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Cube House of Rotterdam

It seems like the Cube House of Rotterdam is stranded above roads and stuck next to the harbor by the strong wind that blows from the sea. But this popular tourist attraction is also a bizarre architectural experiment and this is the main reason why we decided to spend some time there during a cold January afternoon.

The Cube House of Rotterdam is known, in Dutch, as Kubuswoningen and you can find them at the Oude Haven, the historical section of the city port. The area is a mixture of architectural styles and buildings, but it looks impressive when you think about the fact that the area was destroyed during the Second World War. 

When it came to the time to redevelop the area, architect Piet Blom was asked to redevelop the area with something special, a kind of architecture of character. Something that would stand out, and this is how we decided to further explore some cube housing idea he already used in Helmond before. This time, in a more urban context.

A little bit of the history behind the Cube House of Rotterdam

Not much survived the bombing of the Oude Haven during the Second World War, and it took a while for the city of Rotterdam to start a project of urban regeneration in the area. But, in 1974, as a result of a change in the local government, housing and urban development became one of the top priorities. One of the local politicians believes that the functional architecture that was being developed at the time was lifeless and that Rotterdam needed a type of architecture that would shine some life in the city.

The people responsible for this redevelopment project in Rotterdam knew about what Piet Blom had designed before in Helmond and invited him to do this work in the Oude Haven area. But the importance and the scale of the project was a little overwhelming to the architect who had to rethink his objectives and create something different. 

Piet Blom came up with an idea: he would build something that it wouldn’t look like it was designed by an architect. Based on this, they split the housing development into three different and distinct projects. One of them is called Blaaktoren and its a 13 story high apartment tower that resembles the shape of a pencil based on its hexagonal structure. Another project was the Spaanse Kade that is a series of terraced buildings that surround an inner courtyard. And, finally, the Kubuswoningen that is an exploration of cube houses in an urban grid.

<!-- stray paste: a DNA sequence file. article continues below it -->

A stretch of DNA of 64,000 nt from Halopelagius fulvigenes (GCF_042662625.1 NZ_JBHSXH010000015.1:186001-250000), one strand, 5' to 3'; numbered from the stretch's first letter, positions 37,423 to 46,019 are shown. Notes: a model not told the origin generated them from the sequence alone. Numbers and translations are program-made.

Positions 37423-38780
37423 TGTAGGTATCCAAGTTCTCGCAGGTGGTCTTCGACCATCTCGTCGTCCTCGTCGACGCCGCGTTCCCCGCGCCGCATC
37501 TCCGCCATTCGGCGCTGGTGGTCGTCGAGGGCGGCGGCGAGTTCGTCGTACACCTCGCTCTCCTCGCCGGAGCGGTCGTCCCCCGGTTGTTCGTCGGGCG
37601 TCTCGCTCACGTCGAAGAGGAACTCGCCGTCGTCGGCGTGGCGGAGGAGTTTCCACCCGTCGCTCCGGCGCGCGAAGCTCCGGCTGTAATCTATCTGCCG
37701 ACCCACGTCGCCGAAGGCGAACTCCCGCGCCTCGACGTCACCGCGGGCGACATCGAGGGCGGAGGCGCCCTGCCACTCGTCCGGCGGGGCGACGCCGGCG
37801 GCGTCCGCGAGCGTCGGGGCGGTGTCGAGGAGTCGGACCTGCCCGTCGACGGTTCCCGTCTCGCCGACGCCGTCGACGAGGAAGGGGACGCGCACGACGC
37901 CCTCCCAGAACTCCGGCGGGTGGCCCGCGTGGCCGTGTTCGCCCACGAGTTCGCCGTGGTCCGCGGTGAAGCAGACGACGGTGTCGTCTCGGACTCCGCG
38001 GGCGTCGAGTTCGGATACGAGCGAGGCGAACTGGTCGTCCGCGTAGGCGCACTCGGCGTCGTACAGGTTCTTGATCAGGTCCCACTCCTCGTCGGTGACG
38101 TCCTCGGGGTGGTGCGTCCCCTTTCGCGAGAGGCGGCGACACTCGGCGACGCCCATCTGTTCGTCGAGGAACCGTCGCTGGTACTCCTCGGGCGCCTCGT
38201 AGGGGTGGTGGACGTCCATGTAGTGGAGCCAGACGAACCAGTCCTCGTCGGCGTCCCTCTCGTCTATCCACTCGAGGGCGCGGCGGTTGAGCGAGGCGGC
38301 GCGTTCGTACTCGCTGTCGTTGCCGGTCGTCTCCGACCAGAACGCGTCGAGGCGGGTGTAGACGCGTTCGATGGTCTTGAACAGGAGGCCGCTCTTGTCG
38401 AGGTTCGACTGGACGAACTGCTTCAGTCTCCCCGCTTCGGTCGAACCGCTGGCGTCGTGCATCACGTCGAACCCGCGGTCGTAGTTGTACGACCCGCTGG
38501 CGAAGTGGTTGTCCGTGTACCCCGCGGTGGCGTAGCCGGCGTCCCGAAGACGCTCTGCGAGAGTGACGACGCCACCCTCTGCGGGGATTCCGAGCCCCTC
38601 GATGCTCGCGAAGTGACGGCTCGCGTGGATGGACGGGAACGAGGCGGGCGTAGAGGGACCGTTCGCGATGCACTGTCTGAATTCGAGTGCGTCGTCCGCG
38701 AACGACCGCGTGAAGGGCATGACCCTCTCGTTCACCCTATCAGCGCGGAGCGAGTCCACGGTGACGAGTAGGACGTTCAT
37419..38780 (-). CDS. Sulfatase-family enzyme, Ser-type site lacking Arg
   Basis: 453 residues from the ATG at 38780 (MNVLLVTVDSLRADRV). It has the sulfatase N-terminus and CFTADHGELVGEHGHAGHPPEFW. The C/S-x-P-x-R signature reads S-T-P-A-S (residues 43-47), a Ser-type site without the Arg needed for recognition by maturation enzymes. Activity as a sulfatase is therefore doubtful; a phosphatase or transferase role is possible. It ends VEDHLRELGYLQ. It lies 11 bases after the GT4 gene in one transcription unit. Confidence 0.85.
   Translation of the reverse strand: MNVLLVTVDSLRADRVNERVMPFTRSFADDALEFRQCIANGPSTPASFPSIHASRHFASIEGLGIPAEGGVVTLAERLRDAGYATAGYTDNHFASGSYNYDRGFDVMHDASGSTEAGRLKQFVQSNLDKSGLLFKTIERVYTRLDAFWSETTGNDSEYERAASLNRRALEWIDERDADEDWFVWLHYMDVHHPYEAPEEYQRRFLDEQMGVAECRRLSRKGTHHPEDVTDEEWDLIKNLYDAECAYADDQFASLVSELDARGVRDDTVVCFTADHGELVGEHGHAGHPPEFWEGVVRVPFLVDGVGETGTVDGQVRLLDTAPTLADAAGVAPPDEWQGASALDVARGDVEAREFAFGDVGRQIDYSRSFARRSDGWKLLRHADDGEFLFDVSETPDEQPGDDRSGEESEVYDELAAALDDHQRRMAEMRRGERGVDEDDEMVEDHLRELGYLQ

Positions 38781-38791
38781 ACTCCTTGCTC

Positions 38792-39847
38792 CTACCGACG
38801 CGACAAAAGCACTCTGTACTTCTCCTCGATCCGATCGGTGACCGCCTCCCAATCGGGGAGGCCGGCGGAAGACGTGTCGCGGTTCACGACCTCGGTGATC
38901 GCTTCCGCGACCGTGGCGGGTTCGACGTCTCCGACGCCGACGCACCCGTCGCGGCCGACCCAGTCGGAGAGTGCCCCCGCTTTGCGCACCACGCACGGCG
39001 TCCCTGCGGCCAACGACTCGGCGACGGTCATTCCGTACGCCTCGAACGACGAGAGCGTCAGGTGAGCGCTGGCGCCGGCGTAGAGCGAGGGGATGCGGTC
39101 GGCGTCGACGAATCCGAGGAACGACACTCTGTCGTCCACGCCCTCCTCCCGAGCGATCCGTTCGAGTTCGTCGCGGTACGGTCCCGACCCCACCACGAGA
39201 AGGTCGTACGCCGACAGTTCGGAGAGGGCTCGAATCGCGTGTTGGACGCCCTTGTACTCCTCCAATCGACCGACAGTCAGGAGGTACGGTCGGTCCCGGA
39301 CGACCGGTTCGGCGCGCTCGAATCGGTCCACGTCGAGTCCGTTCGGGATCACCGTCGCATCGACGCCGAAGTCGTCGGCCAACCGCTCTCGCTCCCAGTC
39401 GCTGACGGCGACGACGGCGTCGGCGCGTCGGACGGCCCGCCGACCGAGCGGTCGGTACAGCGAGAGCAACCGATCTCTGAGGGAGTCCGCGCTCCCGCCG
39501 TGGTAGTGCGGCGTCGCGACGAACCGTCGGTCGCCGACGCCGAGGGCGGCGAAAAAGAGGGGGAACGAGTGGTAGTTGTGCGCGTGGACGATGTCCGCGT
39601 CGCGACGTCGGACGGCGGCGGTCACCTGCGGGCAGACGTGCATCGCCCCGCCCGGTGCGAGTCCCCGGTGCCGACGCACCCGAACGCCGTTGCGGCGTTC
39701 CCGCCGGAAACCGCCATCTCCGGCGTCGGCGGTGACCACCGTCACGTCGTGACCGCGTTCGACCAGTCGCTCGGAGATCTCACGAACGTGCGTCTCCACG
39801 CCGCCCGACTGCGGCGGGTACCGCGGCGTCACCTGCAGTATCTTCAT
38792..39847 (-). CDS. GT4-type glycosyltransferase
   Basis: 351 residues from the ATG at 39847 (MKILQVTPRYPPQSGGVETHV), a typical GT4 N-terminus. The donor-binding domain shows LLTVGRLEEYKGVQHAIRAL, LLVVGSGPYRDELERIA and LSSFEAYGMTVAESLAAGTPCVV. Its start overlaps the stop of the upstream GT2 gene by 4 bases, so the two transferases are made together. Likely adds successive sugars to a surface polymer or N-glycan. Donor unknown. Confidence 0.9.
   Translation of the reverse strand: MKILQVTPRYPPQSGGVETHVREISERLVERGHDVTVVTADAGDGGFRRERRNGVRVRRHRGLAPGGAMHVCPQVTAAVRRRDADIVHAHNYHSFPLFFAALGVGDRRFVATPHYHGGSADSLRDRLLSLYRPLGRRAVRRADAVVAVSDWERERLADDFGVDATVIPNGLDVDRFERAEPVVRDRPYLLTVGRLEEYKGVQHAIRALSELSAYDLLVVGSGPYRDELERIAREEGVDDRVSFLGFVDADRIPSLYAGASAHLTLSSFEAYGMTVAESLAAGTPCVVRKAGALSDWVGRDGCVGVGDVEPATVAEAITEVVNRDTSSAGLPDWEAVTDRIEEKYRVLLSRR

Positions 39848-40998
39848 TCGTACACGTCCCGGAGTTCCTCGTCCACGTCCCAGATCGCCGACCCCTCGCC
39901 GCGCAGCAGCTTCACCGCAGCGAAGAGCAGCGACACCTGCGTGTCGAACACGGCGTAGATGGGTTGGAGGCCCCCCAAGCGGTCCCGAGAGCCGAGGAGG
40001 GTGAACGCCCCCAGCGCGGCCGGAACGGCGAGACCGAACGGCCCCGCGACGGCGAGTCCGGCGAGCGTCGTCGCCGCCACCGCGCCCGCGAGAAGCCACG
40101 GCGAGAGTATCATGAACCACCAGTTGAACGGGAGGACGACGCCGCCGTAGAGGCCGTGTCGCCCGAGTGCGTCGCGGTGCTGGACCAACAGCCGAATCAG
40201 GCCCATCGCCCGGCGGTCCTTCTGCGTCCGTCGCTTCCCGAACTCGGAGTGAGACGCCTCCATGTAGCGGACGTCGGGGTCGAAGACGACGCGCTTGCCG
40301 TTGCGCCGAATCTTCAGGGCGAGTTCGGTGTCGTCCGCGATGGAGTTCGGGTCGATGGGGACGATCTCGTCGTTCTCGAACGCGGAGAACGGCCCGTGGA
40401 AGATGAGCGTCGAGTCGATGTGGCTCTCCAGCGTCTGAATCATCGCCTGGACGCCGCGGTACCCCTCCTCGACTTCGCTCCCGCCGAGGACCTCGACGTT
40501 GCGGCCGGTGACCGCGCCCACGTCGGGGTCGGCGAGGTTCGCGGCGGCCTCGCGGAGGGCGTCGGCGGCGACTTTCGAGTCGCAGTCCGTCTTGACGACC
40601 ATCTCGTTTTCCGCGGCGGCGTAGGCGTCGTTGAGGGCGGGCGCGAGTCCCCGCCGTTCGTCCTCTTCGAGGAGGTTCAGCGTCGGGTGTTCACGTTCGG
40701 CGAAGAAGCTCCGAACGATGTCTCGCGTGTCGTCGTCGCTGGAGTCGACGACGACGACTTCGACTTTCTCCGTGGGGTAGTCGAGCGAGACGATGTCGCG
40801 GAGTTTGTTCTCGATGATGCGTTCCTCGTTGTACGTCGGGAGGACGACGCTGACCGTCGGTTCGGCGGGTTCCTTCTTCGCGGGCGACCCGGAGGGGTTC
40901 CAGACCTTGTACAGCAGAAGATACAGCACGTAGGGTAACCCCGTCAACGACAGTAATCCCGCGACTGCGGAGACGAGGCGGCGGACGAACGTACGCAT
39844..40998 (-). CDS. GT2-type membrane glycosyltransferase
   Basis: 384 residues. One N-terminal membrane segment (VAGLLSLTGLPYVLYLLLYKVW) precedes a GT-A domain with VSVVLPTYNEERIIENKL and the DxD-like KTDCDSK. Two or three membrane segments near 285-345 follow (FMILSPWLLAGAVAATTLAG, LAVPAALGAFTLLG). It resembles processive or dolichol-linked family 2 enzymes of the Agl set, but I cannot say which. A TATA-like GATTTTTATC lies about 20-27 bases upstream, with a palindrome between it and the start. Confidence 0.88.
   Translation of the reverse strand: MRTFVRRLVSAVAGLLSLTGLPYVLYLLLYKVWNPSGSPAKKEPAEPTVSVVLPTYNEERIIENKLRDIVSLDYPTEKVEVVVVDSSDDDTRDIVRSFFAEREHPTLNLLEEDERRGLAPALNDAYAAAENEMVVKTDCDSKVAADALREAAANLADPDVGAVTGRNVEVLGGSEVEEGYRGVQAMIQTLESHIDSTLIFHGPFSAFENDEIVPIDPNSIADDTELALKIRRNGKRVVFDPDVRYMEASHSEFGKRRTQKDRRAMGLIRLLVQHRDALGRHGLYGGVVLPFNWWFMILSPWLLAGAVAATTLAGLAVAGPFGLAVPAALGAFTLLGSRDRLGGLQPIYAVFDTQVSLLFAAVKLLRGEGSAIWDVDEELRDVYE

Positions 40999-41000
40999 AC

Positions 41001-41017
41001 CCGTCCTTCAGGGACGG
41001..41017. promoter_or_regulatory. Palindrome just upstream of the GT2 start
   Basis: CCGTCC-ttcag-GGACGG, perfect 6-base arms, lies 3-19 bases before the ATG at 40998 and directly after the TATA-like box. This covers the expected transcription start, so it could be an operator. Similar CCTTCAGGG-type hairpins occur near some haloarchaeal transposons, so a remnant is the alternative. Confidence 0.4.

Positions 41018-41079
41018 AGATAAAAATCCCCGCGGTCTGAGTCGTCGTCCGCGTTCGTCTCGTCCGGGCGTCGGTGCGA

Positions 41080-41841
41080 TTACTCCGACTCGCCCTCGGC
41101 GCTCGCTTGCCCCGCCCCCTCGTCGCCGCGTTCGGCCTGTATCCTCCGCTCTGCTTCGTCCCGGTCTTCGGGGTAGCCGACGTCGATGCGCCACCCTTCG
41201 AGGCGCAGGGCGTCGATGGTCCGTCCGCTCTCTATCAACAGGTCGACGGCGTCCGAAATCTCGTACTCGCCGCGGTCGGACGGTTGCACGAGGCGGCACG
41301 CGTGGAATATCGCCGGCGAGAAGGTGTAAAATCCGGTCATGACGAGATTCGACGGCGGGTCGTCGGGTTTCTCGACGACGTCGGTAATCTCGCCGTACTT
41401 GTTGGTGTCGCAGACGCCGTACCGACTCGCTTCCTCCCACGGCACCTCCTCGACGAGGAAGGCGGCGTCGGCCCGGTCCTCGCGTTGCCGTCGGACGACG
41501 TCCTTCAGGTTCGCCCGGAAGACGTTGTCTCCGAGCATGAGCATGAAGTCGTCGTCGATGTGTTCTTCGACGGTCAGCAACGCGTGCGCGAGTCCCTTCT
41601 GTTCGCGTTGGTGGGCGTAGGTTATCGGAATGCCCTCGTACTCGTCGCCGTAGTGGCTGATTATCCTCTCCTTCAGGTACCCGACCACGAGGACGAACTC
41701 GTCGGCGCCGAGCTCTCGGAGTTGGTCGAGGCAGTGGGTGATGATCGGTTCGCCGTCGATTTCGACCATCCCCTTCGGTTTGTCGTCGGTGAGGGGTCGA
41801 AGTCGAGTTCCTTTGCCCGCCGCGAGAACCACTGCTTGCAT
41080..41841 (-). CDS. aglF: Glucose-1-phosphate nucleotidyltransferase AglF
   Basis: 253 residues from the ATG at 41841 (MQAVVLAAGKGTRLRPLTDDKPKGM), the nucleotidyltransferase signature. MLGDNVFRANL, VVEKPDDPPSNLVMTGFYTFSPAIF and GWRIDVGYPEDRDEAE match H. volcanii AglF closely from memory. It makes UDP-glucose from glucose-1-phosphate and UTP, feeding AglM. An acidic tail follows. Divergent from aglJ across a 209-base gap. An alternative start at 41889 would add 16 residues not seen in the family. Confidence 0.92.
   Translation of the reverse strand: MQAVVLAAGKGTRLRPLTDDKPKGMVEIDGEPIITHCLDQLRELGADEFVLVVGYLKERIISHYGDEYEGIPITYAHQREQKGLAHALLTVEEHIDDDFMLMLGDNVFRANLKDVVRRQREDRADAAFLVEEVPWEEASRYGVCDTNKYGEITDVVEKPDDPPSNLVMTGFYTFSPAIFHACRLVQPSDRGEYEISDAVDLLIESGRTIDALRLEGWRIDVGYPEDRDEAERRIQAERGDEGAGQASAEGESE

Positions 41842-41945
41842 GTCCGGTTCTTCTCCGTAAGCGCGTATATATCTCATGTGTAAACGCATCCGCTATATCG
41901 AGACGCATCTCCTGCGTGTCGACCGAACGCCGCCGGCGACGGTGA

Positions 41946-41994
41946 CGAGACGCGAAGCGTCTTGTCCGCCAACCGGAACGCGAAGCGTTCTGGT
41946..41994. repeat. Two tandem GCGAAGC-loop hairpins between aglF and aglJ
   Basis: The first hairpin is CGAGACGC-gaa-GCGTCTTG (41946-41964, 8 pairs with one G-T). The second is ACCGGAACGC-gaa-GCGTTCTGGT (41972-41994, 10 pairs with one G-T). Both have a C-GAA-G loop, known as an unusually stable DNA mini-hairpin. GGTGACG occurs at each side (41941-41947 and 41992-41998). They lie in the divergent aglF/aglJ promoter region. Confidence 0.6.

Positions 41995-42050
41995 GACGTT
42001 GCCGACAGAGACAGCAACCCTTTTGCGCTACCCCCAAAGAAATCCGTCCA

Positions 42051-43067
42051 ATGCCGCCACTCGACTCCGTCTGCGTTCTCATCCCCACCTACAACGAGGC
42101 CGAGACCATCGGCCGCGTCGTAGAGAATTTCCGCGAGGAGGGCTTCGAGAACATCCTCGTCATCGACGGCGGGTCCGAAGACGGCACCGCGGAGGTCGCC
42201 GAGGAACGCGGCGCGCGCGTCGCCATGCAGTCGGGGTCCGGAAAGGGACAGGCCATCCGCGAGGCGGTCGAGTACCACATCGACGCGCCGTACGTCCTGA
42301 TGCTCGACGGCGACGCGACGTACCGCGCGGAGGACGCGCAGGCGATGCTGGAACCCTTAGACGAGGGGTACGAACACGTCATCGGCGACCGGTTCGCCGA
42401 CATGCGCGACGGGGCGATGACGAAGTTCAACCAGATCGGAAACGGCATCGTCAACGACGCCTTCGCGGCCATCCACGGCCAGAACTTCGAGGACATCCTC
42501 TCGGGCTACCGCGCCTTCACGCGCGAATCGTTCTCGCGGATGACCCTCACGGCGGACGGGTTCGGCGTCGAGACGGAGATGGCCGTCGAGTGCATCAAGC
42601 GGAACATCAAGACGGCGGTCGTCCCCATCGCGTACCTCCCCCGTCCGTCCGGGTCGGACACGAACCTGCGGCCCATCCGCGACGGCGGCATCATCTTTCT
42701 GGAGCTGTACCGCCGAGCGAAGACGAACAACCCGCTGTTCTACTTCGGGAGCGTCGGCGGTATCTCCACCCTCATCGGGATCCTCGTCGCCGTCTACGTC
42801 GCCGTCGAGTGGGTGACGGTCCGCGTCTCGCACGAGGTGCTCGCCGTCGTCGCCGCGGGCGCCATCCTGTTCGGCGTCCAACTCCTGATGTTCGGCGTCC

The architect responsible for the Cube House believed that urban communities should feel like villages. With the Kubuswoningen he had in mind the experience of living in trees. Each elevated cube represented a tree and, collectively, they represented a forest. Which is something that kept popping in my head while I walked around and took pictures of the buildings in Rotterdam. 

The Cube House of Rotterdam is made of 38 regular cube units. And two larger cubes that were developed as an architecture school, and the other one was never entirely finished. Each slanted cubic residence is held in place but pillars that are located over a pedestrian bridge over one of the busiest streets in Rotterdam.

Now that you know the history behind these odd-looking houses, you might be thinking about how it is to live in them. And, according to some of the articles I read online, it seems to be quite an awkward experience. Even though the cube house is big, due to the sharp angles of its architecture, almost half of the space is not usable. And to make things even worse, the area is spread around 4 different floors.

When you entered a cube house, you must take a narrow staircase to reach the first floor where there is a triangle-shaped room with a living room and a kitchen. On the next level, there are two bedrooms and a bathroom, and the top floor consists of a small free space that is typically used as a garden.

If you want to learn more about the Cube House of Rotterdam and the architectural work of Piet Blom, you should visit this gorgeous Dutch city and see it with your own eyes. When you arrive there, the Cube House Show Cube has a museum that is open to the public every day, and that shares the story of these odd-looking houses.

Also, if you need a place to stay in Rotterdam, we wrote an article about our experience in the lovely Hostel Ani & Haakie. And if you’re a fan of burgers, there is a place in town called Hamburg that has some of the best burgers I have ever eaten. You should know that.

A Visit to the Cube House of Rotterdam

Overblaak 70, 3011 MH
Rotterdam – Netherlands

Felipe Tofani

Felipe Tofani

Felipe Tofani is a passionate designer with a penchant for crafting unique experiences and a mixed taste in music. As the curator behind this blog's explorations, he takes pride in discovering fascinating destinations. Whether unearthing hidden gems or sharing captivating historical narratives, Felipe is the creative force driving the stories you find here. Join him on a journey of design, discovery, and the delightful rhythm of unconventional tunes.View Author posts